Tony Abbott was made for “drop and run” politics.
A key part of media training for politicians, the “drop and run” is a smooth strategy for deflecting a question, promoting a three-word slogan and moving on to attack your opponent.
Dodge the query, never dwell on details, just drop your message and shift debate to the weakness of the other side.
As opposition leader, Tony Abbott employed the drop and run technique with brutal effect. When asked how he would deliver election promises through a hostile senate, he’d respond with the ridiculous statement that he “would never do a deal with a minor party” before attacking the Gillard government for doing what he described as “dodgy deals” with the Greens. Drop and run.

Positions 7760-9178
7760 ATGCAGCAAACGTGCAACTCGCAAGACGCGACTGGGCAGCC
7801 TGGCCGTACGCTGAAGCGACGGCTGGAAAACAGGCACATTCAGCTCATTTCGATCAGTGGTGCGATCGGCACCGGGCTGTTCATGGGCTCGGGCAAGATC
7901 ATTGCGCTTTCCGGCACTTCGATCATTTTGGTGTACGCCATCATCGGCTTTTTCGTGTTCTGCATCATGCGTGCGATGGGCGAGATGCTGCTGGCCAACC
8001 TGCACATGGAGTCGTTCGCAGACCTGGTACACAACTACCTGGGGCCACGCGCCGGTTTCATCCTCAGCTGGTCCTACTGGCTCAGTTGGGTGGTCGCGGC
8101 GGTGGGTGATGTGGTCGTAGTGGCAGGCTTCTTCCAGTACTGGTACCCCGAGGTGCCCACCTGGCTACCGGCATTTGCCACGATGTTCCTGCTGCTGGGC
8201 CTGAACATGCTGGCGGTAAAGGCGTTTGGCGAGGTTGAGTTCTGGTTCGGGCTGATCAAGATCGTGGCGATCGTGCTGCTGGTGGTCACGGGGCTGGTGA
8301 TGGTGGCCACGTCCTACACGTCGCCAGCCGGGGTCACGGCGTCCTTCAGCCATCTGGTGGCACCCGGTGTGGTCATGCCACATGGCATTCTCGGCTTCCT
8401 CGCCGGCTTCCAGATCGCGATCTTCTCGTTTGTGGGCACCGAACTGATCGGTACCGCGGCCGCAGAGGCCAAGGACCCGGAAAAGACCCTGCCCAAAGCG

While in opposition, Mr Abbott variously supported a carbon tax, an emissions trading scheme and his direct action policy. He both described the science of climate change as “crap” and explicitly stated he believed humans were significant contributors to global warming. In a bout of refreshing honesty, he once described himself as “a bit of a weather vane” in climate change. A bit indeed.
But drop-and-run politics allows for such changes of heart. The technique is great for creating snappy sound bites and easy slogans to share through the social media sphere. But when used excessively, politicians risk oversimplifying complex scenarios and falling prey to short-term policy thinking.